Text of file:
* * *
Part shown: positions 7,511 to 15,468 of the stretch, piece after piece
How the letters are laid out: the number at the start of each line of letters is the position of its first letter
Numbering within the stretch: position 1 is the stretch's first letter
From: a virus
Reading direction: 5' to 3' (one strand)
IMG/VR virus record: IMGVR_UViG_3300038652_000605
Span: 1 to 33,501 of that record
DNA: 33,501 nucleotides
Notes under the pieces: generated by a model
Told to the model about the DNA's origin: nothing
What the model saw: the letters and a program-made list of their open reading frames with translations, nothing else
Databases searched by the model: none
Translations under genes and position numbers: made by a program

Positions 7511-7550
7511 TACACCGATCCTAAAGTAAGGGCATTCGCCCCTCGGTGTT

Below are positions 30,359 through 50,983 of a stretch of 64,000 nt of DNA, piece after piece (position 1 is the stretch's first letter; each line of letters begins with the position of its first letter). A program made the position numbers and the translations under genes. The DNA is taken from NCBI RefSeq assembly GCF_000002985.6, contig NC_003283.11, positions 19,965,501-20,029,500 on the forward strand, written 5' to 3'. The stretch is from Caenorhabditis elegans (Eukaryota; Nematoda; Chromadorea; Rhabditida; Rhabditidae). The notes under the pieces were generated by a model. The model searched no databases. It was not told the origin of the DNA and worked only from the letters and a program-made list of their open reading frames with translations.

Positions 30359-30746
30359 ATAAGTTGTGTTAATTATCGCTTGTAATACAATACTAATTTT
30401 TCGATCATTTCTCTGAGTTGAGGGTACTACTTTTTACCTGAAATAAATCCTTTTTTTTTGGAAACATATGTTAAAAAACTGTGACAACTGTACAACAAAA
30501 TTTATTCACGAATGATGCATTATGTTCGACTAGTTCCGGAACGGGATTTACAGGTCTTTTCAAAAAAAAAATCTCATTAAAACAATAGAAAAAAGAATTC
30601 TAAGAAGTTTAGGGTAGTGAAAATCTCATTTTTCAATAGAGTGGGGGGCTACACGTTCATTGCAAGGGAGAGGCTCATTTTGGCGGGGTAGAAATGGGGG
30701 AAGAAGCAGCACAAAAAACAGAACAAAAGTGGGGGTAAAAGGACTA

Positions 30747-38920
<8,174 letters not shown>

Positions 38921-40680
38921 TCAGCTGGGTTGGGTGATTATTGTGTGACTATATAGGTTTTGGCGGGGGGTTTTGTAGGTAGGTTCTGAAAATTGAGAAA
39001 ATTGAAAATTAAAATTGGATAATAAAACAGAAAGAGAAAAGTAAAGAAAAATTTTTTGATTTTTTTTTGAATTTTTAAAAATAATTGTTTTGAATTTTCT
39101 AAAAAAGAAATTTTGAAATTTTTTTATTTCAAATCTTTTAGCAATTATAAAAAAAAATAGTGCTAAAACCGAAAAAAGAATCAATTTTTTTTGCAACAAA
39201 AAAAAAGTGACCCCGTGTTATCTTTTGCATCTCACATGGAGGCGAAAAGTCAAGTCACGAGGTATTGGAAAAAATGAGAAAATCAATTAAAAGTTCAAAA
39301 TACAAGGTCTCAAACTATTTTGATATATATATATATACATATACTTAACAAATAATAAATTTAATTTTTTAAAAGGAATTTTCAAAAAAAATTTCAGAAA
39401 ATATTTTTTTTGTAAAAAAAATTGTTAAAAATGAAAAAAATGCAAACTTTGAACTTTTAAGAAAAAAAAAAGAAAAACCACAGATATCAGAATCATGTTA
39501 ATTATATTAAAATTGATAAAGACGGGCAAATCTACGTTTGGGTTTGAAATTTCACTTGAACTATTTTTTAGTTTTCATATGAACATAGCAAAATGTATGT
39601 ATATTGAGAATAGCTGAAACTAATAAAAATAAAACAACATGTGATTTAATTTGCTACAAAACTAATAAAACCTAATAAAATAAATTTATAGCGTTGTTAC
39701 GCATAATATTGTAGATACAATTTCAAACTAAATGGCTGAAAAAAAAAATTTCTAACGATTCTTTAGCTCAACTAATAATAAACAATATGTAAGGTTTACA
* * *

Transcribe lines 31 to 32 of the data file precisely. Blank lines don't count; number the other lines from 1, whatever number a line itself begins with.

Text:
39401 ATATTTTTTTTGTAAAAAAAATTGTTAAAAATGAAAAAAATGCAAACTTTGAACTTTTAAGAAAAAAAAAAGAAAAACCACAGATATCAGAATCATGTTA
39501 ATTATATTAAAATTGATAAAGACGGGCAAATCTACGTTTGGGTTTGAAATTTCACTTGAACTATTTTTTAGTTTTCATATGAACATAGCAAAATGTATGT